The next step, a good headphone amp.
Tuesday, 25 October 2011
Friday, 30 September 2011
- HD800 with Duson HA160D, Violectric V200 and Sugden Masterclass HA4.
- Sugden Masterclass HA4 with the T1, Ultrasone Edition 10 and Audeze LCD-2.
The easy ones first. I found both the Burson and the Violectric to be not as good as my HD650 and Elekit. The difference was in engagement and 'musicality'. The Burson had wider soundstage than the Violectric, one being beyond my ears and the latter being between my ears. The V200 sounded actually a little boring, nice sound, a little less bass than the Burson. The Burson had a very heavy stepped attenuator, which was great, except that it may clicking noises through the headphones every time I changed volume. This was quite annoying. So after around 5 minutes with each of the Burson and Violectric, I moved onto the Sugden.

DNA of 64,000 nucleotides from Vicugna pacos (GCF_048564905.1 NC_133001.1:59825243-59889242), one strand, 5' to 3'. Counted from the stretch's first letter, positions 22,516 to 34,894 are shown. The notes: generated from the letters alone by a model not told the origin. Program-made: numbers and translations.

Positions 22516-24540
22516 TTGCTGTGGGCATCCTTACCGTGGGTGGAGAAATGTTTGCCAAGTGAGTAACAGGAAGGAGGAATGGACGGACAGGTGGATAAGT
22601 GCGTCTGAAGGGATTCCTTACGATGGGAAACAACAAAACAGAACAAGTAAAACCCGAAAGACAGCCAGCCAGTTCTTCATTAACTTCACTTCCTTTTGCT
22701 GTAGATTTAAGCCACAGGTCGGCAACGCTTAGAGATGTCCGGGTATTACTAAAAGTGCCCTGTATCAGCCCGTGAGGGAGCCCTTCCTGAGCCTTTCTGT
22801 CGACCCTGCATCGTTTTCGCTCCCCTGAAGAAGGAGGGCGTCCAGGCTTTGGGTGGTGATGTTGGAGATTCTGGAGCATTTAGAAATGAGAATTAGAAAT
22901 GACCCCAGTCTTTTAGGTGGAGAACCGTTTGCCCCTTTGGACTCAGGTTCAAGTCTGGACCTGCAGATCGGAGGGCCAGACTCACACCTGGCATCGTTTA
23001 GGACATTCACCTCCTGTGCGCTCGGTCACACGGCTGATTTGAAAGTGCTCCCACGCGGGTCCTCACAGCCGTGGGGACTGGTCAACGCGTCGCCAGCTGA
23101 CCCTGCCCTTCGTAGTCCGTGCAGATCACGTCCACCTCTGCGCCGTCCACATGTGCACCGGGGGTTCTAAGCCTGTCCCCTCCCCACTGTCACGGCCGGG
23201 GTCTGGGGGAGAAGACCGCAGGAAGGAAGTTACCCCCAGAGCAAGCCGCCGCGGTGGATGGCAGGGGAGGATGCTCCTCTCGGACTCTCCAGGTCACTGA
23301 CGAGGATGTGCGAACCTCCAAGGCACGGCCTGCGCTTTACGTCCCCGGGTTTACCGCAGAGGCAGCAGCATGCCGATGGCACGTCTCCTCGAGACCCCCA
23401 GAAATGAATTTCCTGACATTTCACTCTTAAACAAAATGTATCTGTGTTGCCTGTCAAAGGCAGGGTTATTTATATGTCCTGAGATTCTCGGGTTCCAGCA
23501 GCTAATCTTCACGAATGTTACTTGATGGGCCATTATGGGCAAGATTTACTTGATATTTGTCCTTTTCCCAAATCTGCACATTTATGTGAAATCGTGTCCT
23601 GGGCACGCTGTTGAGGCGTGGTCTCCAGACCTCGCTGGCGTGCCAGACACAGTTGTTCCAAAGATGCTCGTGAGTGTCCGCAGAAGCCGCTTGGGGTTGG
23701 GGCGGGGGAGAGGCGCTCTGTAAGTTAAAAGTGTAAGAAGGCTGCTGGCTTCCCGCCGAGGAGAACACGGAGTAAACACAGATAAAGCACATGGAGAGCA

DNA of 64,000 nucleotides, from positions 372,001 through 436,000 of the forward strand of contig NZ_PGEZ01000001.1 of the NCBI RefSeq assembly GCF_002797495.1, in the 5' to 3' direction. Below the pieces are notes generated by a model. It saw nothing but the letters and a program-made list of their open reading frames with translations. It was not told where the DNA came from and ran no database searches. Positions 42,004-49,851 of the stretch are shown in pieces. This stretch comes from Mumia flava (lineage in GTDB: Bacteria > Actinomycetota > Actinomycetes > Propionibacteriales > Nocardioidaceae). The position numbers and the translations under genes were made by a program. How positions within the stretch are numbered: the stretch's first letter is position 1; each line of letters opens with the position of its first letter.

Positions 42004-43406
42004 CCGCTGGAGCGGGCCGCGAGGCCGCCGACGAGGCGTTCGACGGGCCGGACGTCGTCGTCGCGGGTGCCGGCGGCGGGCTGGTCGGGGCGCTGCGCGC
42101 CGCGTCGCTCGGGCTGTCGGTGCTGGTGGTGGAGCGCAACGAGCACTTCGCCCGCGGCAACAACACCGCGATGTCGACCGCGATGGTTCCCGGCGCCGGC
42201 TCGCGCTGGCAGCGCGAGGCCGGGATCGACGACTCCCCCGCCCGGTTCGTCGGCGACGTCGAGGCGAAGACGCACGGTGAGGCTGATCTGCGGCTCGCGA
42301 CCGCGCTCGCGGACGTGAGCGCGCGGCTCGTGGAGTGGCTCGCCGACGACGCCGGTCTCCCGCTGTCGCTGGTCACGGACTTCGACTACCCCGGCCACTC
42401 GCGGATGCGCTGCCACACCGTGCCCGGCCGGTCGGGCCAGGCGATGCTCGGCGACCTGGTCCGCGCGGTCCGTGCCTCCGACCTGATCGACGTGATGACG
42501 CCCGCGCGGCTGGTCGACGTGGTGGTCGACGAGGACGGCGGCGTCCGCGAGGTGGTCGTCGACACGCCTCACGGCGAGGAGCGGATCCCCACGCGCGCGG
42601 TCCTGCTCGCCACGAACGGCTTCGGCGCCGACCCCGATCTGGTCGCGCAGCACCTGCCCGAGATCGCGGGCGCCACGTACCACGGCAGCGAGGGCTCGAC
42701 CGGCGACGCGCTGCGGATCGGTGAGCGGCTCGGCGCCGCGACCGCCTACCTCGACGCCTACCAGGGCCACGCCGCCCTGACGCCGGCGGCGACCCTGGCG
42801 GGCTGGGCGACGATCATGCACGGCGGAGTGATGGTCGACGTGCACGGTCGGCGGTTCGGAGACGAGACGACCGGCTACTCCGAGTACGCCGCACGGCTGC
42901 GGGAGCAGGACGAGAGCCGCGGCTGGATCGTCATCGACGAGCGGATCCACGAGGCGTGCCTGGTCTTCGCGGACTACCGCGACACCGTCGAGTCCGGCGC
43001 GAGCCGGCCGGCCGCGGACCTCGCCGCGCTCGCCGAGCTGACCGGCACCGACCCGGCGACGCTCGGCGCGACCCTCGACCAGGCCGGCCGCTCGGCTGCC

Never have heard of the Sugden, but was told this was a hand-made amp in the UK. This amp is class A, and having a look through the brochure, it appears to be discrete Class A with a very laid out PCB. Anyway, the amp was cold initially and was initially connected to the HD800. This was a very nice combination. The voices and vocals were very well focused, the bass tight and the overall sonic balance and presentation was very good. I started to warm to this amp. Compare with the other two, this amp felt like it had more control over the headphones.